The grandson of a famous Southern Baptist leader who died in April apologized over the weekend for responding to his grandfather’s death in a controversial way.

Matt Brodersen, 29, took to YouTube to share his regret about trying to sell some of the Rev. Charles Stanley’s former belongings on eBay, noting that family members, as well as anonymous commenters, helped him see the error of his ways.

“A lot of people I love, a lot of people I care about, a lot of people who are very close to me have pointed out that this is disgusting behavior. ... So, I just want to go on the record to say I admit I shouldn’t have done that,” he said, according to the Christian Post.

Who is Charles Stanley?

Brodersen had listed two of his grandfather’s former possessions — an engraved pocket watch and framed portrait — for sale on eBay less than one week after the Rev. Stanley passed away.

In the video announcing the listings, Brodersen described going through his grandfather’s house with other family members and choosing keepsakes to take home.

He said he would cherish many of the items he selected, but wanted to make the watch and painting available to the public.

“If you want to bid on these items, the links are in the description below,” he said in the video.

Brodersen likely assumed the market would be strong for his grandfather’s possessions, since the Rev. Stanley was a celebrity preacher. He twice served as president of the Southern Baptist Convention and, for many years, hosted a popular show on the Christian Broadcasting Network.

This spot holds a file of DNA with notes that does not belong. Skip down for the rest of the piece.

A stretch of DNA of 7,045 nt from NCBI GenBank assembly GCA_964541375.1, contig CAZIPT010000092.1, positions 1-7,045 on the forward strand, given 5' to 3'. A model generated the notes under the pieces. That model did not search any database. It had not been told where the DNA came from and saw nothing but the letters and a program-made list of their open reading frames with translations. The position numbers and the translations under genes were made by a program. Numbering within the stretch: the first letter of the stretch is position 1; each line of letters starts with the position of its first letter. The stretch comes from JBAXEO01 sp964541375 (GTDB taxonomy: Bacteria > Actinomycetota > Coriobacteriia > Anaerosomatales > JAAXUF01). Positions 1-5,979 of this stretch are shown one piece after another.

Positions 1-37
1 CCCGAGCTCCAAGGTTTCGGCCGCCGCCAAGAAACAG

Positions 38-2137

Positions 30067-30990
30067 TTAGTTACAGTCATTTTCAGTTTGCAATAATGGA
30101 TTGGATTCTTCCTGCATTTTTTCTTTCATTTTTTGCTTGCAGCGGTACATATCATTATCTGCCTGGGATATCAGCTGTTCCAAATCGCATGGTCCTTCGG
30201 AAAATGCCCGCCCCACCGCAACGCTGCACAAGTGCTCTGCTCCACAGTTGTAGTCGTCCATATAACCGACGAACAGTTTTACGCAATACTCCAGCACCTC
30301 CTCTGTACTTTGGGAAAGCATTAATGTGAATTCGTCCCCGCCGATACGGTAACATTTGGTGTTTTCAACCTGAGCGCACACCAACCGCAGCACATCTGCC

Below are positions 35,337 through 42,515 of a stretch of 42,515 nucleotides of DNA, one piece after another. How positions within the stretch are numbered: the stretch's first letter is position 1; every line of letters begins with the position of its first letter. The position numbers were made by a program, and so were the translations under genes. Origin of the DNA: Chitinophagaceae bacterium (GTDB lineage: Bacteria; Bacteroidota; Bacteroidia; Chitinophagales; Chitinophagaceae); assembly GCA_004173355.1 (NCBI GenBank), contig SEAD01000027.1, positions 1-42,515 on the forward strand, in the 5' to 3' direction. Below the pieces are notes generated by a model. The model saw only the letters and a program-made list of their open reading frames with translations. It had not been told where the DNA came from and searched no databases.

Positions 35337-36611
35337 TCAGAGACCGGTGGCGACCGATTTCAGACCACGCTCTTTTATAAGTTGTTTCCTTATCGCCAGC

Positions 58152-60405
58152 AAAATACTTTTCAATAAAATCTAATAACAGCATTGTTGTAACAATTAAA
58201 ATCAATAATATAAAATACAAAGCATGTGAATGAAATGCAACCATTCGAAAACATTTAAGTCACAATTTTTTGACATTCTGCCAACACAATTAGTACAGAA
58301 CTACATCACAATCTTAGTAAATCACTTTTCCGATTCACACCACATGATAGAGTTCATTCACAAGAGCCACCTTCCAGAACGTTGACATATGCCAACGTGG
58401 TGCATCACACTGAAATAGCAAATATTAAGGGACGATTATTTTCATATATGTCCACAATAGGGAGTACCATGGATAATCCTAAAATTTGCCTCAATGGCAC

“The author of dozens of books was recognized by people in the grassroots as well as in the highest echelons of American society,” Religion News Service reported after his death.

President George W. Bush once said he read the Rev. Stanley’s devotionals each morning along with the Bible, the article noted.

The Rev. Stanley’s items on eBay

In his Sunday video, Brodersen apologized for attempting to capitalize on his grandfather’s fame, as the Christian Post reported. He said he had just been thinking about himself and hoping to make a quick buck.

“I was thinking about me, me, me, and, ‘Can I get some money please so that I can pay my bills,’” he said.

Despite the public apology, Brodersen did not remove the items from eBay.

“People already started bidding on the items and I don’t want to take that opportunity away from them to get those items. So yes, I’m gonna leave the auction up. There’s like a day remaining of time. So, if you want to get those items, you better hurry,” he said, per the Christian Post.

With one hour left to go in the sales on Monday afternoon, the pocket watch was set to sell for $1,475 and the portrait for $2,425, according to the eBay listings.